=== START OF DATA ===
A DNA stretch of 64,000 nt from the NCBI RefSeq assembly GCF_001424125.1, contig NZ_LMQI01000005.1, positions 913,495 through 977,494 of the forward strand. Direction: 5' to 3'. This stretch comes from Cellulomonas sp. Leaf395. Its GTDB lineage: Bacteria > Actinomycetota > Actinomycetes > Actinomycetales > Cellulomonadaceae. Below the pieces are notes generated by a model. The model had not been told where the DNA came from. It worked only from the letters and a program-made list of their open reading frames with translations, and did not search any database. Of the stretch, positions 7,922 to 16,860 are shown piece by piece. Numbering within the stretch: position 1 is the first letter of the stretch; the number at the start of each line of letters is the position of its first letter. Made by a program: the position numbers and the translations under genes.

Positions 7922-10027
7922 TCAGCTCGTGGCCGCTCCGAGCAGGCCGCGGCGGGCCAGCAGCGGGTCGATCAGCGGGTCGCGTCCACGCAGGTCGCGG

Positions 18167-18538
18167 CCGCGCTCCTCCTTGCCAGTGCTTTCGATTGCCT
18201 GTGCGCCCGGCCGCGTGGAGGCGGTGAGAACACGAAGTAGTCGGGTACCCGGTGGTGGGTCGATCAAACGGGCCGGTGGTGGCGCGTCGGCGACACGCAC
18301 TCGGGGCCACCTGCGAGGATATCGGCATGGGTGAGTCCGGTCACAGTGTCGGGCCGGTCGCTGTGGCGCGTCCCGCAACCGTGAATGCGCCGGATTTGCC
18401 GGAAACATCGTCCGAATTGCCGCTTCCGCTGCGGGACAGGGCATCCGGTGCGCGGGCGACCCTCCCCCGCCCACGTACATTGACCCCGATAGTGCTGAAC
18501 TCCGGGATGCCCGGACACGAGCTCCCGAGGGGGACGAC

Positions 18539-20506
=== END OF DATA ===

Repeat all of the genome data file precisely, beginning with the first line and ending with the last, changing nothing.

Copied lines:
A DNA stretch of 64,000 nt from the NCBI RefSeq assembly GCF_001424125.1, contig NZ_LMQI01000005.1, positions 913,495 through 977,494 of the forward strand. Direction: 5' to 3'. This stretch comes from Cellulomonas sp. Leaf395. Its GTDB lineage: Bacteria > Actinomycetota > Actinomycetes > Actinomycetales > Cellulomonadaceae. Below the pieces are notes generated by a model. The model had not been told where the DNA came from. It worked only from the letters and a program-made list of their open reading frames with translations, and did not search any database. Of the stretch, positions 7,922 to 16,860 are shown piece by piece. Numbering within the stretch: position 1 is the first letter of the stretch; the number at the start of each line of letters is the position of its first letter. Made by a program: the position numbers and the translations under genes.

Positions 7922-10027
7922 TCAGCTCGTGGCCGCTCCGAGCAGGCCGCGGCGGGCCAGCAGCGGGTCGATCAGCGGGTCGCGTCCACGCAGGTCGCGG

Positions 18167-18538
18167 CCGCGCTCCTCCTTGCCAGTGCTTTCGATTGCCT
18201 GTGCGCCCGGCCGCGTGGAGGCGGTGAGAACACGAAGTAGTCGGGTACCCGGTGGTGGGTCGATCAAACGGGCCGGTGGTGGCGCGTCGGCGACACGCAC
18301 TCGGGGCCACCTGCGAGGATATCGGCATGGGTGAGTCCGGTCACAGTGTCGGGCCGGTCGCTGTGGCGCGTCCCGCAACCGTGAATGCGCCGGATTTGCC
18401 GGAAACATCGTCCGAATTGCCGCTTCCGCTGCGGGACAGGGCATCCGGTGCGCGGGCGACCCTCCCCCGCCCACGTACATTGACCCCGATAGTGCTGAAC
18501 TCCGGGATGCCCGGACACGAGCTCCCGAGGGGGACGAC

Positions 18539-20506